Courtesy of YaleNews

President Donald Trump rescinded Obama-era federal guidelines specifying that transgender students have the right to use public school restrooms that match their gender identity last Wednesday. However, the Yale community — which has predominantly opposed this policy reversal — remains steadfast in its commitment to protecting transgender rights at Yale and across the country.

University President Peter Salovey told the News that the removal of governmental protections for transgender students in public schools will not affect Yale’s policies or facilities. The University will continue to provide all-gender bathrooms on campus and provide the same support, programming and services for transgender, lesbian, gay, bisexual and queer students, faculty and staff as it has in the past, Salovey said.

“I am strongly committed to Yale being an inclusive and welcoming place for all members of our community, and any rollback in federal policies will not weaken our commitment in this regard,” he added.

A March 2 statement on the YaleNews website reaffirmed the University’s support for its transgender population, stating that Yale students, community members and guests to the campus are “free to use the bathroom of the gender with which they identify.”

Yale College Dean Jonathan Holloway told the News this week that the University will “absolutely stand by [its] state of policies when it comes to transgender issues, including [the use of] bathrooms and self-expression.”

Trans@Yale, a student community for nonbinary and transgender folk, released a statement on Thursday denouncing Trump’s policy reversal. Isaac Amend ’17, a member of Trans@Yale and a staff columnist for the News, said the repeal was “a tragic step back in our fight for civil rights.” He described the reversal as detrimental to the social and physical well-being of trans students.

“The [Trump] administration is callous and toxic to trans students who face a lot of bullying, discrimination and internalized shame, sometimes on a daily basis,” Amend said.

He said that Trump’s administration is out of step with many of the values of the Yale community, adding that Yale is a “progressive and open-minded campus.” However, he noted that even while the Yale administration typically responds to student complaints on transgender issues, it still could be more proactive in helping trans students.

Dean of the Faculty of Arts and Sciences Tamar Gendler ’87 — who has championed transgender rights on Yale’s campus, notably spearheading a campaign for all-gender restrooms last year — expressed disappointment that the federal government was not acting as a leader in the defense of transgender rights. Gendler emphasized that Yale has several resources available for the trans community, including the Yale Women’s Center, the LGBTQ Student Cooperative at Yale, the Yale LGBTQ Affinity Group, the Queer People of Color Affinity Group, Trans@Yale and TransWise.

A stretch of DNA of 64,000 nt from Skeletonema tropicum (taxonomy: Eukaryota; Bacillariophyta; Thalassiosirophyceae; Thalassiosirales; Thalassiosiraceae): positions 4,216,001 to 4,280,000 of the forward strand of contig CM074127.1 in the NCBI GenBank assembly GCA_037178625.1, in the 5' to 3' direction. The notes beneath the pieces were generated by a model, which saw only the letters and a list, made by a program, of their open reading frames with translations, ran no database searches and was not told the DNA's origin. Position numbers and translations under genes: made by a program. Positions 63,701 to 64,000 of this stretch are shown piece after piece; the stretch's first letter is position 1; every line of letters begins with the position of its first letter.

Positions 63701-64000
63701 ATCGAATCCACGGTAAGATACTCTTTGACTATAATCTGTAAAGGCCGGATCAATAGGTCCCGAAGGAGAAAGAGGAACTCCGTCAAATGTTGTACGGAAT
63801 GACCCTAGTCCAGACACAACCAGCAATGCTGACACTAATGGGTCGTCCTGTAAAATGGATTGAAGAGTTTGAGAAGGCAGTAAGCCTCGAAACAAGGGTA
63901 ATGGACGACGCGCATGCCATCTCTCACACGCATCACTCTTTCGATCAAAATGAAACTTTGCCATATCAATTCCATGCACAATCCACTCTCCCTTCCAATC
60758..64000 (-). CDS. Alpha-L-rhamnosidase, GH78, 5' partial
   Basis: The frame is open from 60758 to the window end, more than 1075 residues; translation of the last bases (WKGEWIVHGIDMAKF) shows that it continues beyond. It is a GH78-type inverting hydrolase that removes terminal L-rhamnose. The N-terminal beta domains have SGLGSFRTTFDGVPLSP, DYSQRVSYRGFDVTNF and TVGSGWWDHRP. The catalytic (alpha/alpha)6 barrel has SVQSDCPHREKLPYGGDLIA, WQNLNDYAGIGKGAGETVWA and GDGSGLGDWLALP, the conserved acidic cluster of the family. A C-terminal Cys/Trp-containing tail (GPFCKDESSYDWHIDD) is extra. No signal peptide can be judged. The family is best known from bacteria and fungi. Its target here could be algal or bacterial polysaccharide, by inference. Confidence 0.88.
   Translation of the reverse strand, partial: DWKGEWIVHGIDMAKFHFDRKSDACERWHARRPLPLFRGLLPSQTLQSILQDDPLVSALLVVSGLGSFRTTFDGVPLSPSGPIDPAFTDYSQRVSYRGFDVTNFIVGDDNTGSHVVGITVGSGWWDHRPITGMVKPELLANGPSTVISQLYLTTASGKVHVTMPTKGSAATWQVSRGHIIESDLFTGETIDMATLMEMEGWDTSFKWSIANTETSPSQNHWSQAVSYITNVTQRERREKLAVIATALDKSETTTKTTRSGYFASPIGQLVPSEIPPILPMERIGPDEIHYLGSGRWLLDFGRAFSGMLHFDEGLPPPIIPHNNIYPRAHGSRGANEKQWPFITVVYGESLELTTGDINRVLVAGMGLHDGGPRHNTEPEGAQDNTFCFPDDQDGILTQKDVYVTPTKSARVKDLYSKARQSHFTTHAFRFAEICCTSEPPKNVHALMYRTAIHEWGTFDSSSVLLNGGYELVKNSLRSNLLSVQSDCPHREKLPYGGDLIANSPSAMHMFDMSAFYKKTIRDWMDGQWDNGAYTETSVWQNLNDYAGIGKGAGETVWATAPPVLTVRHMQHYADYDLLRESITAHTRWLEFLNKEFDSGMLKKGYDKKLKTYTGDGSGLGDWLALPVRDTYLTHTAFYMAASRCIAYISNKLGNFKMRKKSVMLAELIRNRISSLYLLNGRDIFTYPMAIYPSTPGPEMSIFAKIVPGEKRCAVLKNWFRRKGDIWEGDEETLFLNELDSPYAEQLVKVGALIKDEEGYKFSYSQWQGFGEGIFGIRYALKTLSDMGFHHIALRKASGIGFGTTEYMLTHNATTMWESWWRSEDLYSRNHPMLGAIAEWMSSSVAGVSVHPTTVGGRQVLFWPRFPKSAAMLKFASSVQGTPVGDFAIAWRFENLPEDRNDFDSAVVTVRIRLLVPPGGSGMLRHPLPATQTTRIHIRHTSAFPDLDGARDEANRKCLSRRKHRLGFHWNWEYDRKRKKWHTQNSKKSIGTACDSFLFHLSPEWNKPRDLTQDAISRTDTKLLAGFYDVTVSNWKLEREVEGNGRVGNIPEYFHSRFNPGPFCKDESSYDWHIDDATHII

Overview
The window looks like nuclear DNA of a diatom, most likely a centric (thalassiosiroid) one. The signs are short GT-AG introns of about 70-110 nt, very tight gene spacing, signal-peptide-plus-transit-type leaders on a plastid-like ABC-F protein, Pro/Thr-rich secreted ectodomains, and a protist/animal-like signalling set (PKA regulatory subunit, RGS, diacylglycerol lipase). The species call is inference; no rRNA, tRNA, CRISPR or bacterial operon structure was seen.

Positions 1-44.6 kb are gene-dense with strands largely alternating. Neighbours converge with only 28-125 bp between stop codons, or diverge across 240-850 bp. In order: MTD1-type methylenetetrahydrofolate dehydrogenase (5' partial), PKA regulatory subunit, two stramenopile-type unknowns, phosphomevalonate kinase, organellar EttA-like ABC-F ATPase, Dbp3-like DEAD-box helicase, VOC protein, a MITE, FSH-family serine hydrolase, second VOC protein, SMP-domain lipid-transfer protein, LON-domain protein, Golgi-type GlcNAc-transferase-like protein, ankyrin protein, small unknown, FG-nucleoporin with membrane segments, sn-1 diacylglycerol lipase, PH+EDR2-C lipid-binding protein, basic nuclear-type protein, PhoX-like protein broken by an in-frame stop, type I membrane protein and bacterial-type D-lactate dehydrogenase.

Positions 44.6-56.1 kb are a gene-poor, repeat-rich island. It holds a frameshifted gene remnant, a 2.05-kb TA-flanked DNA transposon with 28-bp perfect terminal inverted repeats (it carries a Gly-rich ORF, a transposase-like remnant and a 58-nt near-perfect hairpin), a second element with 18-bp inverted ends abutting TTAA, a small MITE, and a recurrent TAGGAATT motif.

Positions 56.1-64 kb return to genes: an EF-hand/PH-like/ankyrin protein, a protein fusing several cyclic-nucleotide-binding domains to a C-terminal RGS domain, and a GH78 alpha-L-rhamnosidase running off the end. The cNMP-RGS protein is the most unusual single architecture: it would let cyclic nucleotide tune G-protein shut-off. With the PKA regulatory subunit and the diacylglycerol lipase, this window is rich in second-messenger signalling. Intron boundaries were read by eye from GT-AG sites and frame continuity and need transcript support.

“We officially recognize the affirmed gender of students in our housing policies, medical resources and campus records,” Gendler said.

Although the Women’s Center has yet to release an official statement on Trump’s action, Public Relations Coordinator Vicki Beizer ’18 expressed the center’s solidarity with the trans community at Yale. Beizer said the policy shift “struck close to home” and emphasized the center’s focus on intersectionality.

Beizer described the revoke as indicative of the Trump administration’s stance on the trans community as a whole.

“It’s not about bathrooms or schools; it’s about how we grant freedoms to certain people more than others,” Beizer said. “It’s a shameful ideology.”

In May 2016, the U.S. Departments of Justice and Education released a joint “Dear Colleague” letter backing the Obama-era guidelines, interpreting Title IX of the Education Amendments of 1972 as granting protection against gender identity discrimination. Although Trump and Secretary of Education Betsy DeVos have promised to protect LGBTQ+ rights in schools, the recent reversal has led to concern among trans students and their allies.

Still, Lauren Lee ’20, a transgender student in Hopper College, said she personally has no strong feelings on the issue of bathroom access, although she understands the political and social critiques on either side of the debate.

“It seems to me to be a nonissue, especially considering that other accommodations, such as unisex restrooms, have been made and that social norms informing behavior in the restroom preach nonconfrontation,” Lee said.

Lee said Obama’s bathroom access order was perhaps a stopgap fix for discrimination against the transgender community, adding that real change is “not in preventative measures that come after the fact” but in addressing the root of the problem.

Following the Trump administration’s withdrawal of the bathroom access guidelines, Gov. Dannel Malloy signed an executive order protecting transgender students in the state’s school system.